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I've been an occasional kite flyer for many years. I remember flying kites in Bangkok, Thailand in the mid 80s - though unfortunately my ex-wife threw away the two kites I bought there, and flew at a Brighton Kite festival in the 90s.
I also bought a couple of kites in Beijing in 1986, both of which I still possess.
But where, you may ask, does camping come in? Well, I'm starting to go to a few Kite festivals, and they are frequently too far to commute, so I think I will be rediscovering the 'joys' of camping. My biggest problem currently is getting to sleep.
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I own a mid-vented 'Rev Signature Series Pro John Barresi' (signed by 'Bazzer') with a race frame. The colour is Warm Ice Black Centre. It's like nothing I have ever flown before. It is easy to get off the ground, but if you don't know what you're doing, within a few seconds it starts spinning uncontrollably - I suppose it isn't called a Revolution for nothing! I can now control it tolerably, but still find hovering it upside-down difficult.
I've now bought a 20th Anniversary kite without a frame (as I have a set of race spars), which will be better in low winds.
I found a useful book online, "Flying the Rev, and How To Do It" by Bill and Kim Taylor, written in 1996.
My first proper dual-line kite was a Prism Jazz. I love this kite. It's easy to fly but also great fun.
I progressed to a Prism E3. This is much bigger, and flies much more slowly, but is capable of more tricks, in the right hands. Currently, I am practicing patterns such as infinity and boxes, and am getting better at axels.
I have always wanted to fly a stack of kites, and I finally succumbed to a Prism Micron stack, and have flown it a few times.
I bought a Prism 4d (for very low winds) and a Prism Snapshot 1.2 metre.
Recently I obtained a Flying Empress Stunt plane kite. It
has a wingspan of over eight feet and needs a strong wind, but is great fun in the right conditions.
See my video of Devil's Dyke kiting on YouTube .
I bought a Flexifoil Big Buzz in June 2011. I've only flown it once so far, but it was fun.
I also have a few cheap stunt kites, but flying a cheap kite can be dispiriting - they can be unresponsive and demoralising.
I enjoy flying my seagull kite. It flaps realistically, and I really need a few more to generate a flock.
I occasionally fly the dragonfly kite I bought in China. It is made from silk and bamboo.
It shimmers in the wind and flies well, but needs a little TLC as it tangled with a big inflatable at Margate Festival, and its rear spinner was torn off. I'm not sure if it will fly without.
I have a Prism EO (Expandable Object) Atom. Do you get the impression I like Prisms? I think they're well-made and fly well.
It is unbelievably easy to assemble, fun to fly, with a mind of its own. I was pleased to be able to buy it from the designer, Phil McConachie.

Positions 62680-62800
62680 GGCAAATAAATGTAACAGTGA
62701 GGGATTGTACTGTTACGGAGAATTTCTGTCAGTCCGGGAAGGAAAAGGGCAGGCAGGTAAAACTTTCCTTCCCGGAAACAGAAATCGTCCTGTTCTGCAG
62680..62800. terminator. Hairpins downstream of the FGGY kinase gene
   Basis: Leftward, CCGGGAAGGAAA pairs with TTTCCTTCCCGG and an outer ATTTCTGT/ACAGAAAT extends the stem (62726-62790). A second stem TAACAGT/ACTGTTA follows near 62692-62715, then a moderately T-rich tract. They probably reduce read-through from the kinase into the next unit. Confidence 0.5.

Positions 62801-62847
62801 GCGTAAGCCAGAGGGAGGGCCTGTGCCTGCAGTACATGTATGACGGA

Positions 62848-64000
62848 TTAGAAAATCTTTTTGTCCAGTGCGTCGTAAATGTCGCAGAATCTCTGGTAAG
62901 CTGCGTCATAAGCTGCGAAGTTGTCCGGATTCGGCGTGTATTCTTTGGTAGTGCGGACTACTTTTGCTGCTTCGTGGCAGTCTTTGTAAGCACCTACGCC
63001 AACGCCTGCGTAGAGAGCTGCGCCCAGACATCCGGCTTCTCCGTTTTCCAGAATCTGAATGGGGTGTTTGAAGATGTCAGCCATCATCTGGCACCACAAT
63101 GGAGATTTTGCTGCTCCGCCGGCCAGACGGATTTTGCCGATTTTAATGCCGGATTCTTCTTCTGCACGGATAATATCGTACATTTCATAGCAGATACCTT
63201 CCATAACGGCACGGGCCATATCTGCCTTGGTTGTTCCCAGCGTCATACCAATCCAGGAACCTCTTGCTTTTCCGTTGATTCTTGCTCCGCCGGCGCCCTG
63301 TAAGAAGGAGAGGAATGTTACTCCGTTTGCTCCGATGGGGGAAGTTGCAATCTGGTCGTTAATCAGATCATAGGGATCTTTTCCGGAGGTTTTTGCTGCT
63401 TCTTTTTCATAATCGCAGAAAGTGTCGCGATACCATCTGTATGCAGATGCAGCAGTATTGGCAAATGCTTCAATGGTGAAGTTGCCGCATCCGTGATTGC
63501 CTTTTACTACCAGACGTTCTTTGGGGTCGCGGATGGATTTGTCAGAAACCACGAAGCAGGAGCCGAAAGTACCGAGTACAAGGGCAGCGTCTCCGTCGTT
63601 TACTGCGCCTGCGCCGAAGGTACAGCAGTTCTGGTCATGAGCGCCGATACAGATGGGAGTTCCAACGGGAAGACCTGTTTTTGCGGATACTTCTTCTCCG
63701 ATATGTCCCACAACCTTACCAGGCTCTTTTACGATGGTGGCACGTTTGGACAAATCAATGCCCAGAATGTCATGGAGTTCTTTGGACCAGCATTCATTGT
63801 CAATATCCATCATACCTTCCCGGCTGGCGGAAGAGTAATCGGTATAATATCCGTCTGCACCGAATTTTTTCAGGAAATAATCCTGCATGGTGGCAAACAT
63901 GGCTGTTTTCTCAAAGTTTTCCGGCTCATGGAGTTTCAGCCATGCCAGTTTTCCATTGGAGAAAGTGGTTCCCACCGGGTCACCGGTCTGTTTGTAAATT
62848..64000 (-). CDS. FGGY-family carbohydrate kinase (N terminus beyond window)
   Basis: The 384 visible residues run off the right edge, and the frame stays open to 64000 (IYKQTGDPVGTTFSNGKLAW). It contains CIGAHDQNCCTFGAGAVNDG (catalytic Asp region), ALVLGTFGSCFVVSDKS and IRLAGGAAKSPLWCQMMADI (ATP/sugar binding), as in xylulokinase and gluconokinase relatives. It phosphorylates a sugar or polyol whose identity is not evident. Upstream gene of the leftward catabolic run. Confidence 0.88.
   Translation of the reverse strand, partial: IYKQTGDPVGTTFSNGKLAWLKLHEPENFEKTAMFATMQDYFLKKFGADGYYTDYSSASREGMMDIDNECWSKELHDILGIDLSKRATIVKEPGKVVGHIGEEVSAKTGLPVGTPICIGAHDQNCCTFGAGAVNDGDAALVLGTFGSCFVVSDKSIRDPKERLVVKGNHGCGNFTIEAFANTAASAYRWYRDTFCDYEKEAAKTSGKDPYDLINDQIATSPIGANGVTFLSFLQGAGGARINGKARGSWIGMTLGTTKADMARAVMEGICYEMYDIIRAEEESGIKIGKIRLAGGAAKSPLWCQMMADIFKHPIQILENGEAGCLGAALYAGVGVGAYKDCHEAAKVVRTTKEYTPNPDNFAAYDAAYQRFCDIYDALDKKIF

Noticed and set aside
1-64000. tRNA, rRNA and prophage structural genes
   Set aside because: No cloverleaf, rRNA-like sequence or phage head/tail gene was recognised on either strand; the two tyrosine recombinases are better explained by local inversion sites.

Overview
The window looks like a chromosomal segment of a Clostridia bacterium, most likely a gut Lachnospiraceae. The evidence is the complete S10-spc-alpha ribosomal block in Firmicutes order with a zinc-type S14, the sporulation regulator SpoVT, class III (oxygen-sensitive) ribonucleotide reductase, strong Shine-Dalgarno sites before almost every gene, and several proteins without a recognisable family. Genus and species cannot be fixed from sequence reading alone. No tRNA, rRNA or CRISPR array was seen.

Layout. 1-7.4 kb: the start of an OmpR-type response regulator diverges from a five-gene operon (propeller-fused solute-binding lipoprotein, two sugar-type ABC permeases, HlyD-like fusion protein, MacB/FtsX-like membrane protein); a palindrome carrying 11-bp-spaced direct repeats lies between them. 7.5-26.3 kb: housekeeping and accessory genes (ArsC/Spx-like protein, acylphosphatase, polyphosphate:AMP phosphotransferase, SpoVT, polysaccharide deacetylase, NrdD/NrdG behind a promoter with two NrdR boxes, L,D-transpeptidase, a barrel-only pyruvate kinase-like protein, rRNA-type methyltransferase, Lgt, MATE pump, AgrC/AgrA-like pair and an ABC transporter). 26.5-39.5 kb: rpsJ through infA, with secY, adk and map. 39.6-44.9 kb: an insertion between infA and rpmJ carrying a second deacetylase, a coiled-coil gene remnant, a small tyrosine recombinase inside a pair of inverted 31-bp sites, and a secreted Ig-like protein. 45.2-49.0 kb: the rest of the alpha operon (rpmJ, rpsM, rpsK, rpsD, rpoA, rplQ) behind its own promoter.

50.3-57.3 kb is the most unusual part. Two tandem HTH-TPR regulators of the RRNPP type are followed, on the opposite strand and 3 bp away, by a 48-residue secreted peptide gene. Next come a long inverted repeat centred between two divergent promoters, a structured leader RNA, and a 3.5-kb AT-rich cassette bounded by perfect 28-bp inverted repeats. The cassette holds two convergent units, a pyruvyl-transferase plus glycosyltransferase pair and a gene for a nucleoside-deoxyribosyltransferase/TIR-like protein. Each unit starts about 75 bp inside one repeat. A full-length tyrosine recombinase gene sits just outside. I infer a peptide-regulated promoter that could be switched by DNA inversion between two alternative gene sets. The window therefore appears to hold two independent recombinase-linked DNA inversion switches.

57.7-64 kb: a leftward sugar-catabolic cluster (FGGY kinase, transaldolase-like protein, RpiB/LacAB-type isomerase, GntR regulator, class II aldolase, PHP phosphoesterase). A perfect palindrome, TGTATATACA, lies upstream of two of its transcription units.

I have a Prism Parafoil. This fits in a pocket and is easy to fly. It flies well, given a bit of wind, unless you do as I did the first time I tried it, and launched it upside-down.
From HQ, I have a Triangulation, a Wacky Worm, and a Roto. In May 2011, I bought a Roto Extreme, but have not yet flown it. The Triangulation flies at a high angle - almost overhead, whilst the Wacky Worm flaps constantly. The Roto likes a decent wind and - as the name implies - constantly rotates.
More recently, I bought an HQ Hoffmanns Bow Kite - which majestically floats galleon-like across the sky, and a Hoffmanns Amulet 1 (which is twenty feet long).
From Flying Empress, I bought a duck and a whale as company for my inflatable Elephant head!
In June 2011, I bought an HQ Photon, which will fly in light winds, and a three metre HQ Delta, which will be challenging in anything more.
I also have an Eagle kite, from China. It is made from silk and bamboo. It isn't very stable in the air, but I'll persevere until I find the kind of wind it wants!
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Devil's Dyke is my favourite spot, but I sometime fly from Ditchling Beacon, or Clayton Hill.
I've learnt a lot from my first camp for thirty years:
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I had an old tent in my loft, a Blacks 'Good Companion', and I used it at Margate Festival. I was a bit worried about it, as I bought it in the sixties (and without a flysheet), but it behaved very well. I'm not sure what would have happened it it rained though, as I haven't proofed it for well over thirty years. It's also much too low to stand - or even kneel up.
I decided to buy a new tent for 2010, and chose a Quetchua Base seconds 4.2 from Decathlon. It has plenty of room. See the video. I think I'll need to watch the video of folding it a few times!
I had a Vauxhall Vectra when I bought this, so space wasn't an issue, but it only just fits in the boot of my BMW 320i convertible - it was difficult to fit in the rest of the camping gear, kites and children!
: : © Mike Bliss 2011